Tuesday, January 24, 2012

Story and Backstory

Here is a young man, perhaps nineteen or twenty years old. He appears happy, in fact bursting with joy, his smile from ear to ear. He adopts a relaxed pose, bare-chested, his arm flung over the back of his chair, his hair slicked back, as if just combed after a swim.

The photo is ageless yet dated. Its sepia tint hints at a time long past, but given the young man's contemporary hairstyle and the lack of any other visual clues, it could have been taken yesterday. From the blurred background, the setting appears rural. The season is surely summer. Everything about the photograph suggests that the young man leads a carefree, even indolent life. His shoulders don't look as if they've carried heavy loads. With his broad smile and straight white teeth, it's easy to imagine a life unmarred by tragedy.

The man in the photo is my father. The time is around 1939 or 1940 and the place is Merryall Farm in New Milford, Connecticut. The scene is indeed one of prosperity. The gentleman's farm was owned by my father's Aunt Fannie and her son, Paul. My father spent many happy weekends at the farm and loved to swim in the little pond located on the property. But his smile belies the burden he carried—at the time the photograph was taken, his family was trapped in Nazi Germany.

My father arrived in New York City in 1936, at the age of 16. My grandmother, fearing the worst, had been desperate to send him to safety. His Aunt Fannie had sponsored him, so he was able to flee his home in Karlsruhe and travel to the U.S.  His sister, Margot, only twelve years old at the time, had to stay behind with my grandparents. Only in 1939 did they at last manage to secure transport to England for her, on the last Kindertransport to leave Germany.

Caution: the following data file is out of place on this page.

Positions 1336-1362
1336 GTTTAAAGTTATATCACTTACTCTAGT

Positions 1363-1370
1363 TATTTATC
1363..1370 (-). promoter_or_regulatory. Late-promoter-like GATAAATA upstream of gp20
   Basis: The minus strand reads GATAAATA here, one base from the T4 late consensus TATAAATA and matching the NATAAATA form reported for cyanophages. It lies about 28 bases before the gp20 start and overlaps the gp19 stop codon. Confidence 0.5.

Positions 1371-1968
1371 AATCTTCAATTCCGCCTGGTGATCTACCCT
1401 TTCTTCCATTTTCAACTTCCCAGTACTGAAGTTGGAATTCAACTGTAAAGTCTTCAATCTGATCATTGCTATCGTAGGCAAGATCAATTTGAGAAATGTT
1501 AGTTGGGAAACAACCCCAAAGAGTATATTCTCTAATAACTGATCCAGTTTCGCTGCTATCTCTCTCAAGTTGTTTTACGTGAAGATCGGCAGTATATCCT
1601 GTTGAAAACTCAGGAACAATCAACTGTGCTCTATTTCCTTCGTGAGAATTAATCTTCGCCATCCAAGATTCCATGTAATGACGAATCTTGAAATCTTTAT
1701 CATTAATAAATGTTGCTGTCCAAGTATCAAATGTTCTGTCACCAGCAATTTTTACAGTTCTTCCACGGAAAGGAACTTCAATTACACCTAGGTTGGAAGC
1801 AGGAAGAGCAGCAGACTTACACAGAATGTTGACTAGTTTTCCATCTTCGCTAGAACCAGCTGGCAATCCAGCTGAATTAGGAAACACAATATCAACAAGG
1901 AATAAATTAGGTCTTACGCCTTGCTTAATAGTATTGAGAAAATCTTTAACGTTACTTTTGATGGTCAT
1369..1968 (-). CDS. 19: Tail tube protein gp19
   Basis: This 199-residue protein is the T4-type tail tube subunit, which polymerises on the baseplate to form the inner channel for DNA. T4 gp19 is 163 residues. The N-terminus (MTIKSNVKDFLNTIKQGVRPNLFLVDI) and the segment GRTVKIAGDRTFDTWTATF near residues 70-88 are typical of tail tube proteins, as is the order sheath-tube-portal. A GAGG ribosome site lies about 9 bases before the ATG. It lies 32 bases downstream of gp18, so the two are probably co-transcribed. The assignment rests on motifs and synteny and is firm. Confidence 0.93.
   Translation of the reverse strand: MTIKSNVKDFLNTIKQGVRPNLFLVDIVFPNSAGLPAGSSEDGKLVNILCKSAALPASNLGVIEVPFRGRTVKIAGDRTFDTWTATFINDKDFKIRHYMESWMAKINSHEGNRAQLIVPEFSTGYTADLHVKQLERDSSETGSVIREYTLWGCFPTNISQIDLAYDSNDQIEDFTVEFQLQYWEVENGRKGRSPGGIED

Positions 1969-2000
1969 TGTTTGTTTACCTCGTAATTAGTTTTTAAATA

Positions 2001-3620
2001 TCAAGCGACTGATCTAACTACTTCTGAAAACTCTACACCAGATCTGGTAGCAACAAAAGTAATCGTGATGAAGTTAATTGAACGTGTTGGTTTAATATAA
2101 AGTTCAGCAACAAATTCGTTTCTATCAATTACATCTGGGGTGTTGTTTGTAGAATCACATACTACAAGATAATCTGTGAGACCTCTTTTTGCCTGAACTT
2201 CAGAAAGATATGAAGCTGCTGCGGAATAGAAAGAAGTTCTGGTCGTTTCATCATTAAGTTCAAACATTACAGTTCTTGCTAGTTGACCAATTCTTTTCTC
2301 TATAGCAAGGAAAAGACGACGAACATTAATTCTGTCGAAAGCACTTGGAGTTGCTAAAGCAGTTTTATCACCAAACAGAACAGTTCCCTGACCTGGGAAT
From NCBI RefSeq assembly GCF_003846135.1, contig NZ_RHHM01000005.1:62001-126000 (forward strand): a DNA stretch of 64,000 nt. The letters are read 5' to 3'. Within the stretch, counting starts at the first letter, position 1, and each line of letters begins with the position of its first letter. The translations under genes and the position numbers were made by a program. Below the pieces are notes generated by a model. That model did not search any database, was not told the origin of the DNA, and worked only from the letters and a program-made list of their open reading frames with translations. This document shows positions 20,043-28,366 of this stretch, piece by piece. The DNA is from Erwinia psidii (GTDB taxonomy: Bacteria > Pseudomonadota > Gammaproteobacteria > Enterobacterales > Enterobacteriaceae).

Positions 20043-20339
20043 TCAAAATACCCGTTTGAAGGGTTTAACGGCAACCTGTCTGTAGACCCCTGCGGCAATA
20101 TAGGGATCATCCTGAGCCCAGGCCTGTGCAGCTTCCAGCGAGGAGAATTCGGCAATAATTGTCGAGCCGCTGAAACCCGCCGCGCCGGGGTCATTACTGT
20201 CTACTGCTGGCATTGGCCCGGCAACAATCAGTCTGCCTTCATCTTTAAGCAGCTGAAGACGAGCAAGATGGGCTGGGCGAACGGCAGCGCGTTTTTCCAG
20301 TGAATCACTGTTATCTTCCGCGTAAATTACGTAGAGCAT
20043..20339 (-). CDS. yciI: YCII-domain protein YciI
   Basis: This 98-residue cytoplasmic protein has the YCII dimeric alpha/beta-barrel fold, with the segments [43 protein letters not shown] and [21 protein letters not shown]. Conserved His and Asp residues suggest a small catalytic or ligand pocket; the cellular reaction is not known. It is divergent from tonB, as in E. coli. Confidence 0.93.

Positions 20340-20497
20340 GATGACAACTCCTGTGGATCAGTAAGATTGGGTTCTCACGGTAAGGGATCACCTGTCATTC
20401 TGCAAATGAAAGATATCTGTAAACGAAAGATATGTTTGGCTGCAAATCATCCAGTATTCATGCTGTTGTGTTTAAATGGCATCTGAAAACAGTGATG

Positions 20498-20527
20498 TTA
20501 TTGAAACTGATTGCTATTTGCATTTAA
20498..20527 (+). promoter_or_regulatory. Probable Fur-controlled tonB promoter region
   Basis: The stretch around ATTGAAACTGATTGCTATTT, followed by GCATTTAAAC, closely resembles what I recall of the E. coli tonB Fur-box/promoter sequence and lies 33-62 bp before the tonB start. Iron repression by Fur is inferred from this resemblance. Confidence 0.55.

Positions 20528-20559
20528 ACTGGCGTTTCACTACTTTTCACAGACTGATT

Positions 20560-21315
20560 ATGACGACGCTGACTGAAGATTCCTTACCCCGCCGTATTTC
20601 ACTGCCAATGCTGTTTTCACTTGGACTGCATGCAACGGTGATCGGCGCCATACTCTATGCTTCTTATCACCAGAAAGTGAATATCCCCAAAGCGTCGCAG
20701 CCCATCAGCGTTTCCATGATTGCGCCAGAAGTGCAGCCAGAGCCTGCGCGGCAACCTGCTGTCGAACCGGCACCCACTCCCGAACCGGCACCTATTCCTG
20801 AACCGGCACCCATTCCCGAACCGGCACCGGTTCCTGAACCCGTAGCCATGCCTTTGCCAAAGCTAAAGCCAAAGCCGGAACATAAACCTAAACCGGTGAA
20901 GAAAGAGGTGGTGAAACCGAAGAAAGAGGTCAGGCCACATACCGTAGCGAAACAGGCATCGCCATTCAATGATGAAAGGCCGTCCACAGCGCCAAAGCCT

At the time this photo was taken, my aunt may still have been in Germany and my grandparents almost certainly were, though perhaps they had already been interned in Gurs, a French concentration camp. In 1941, miraculously, they were able to obtain passports and leave the camp. After an arduous journey, they joined my father in New York only two months before Pearl Harbor. My aunt arrived from England at about the same time.

My father enlisted in the Army. He served in Army intelligence and received a field commission from General Eisenhower, earning him the rank of Second Lieutenant.

The photograph captures my father's optimism and his resilience. It even offers a clue about his orderly nature in his neatly combed hair. But there's mystery in his disarming smile. The very openness of it is at odds with the reserved father I knew. And certainly his smile is at odds with the dark clouds hovering over him and the whole world at the time the picture was taken.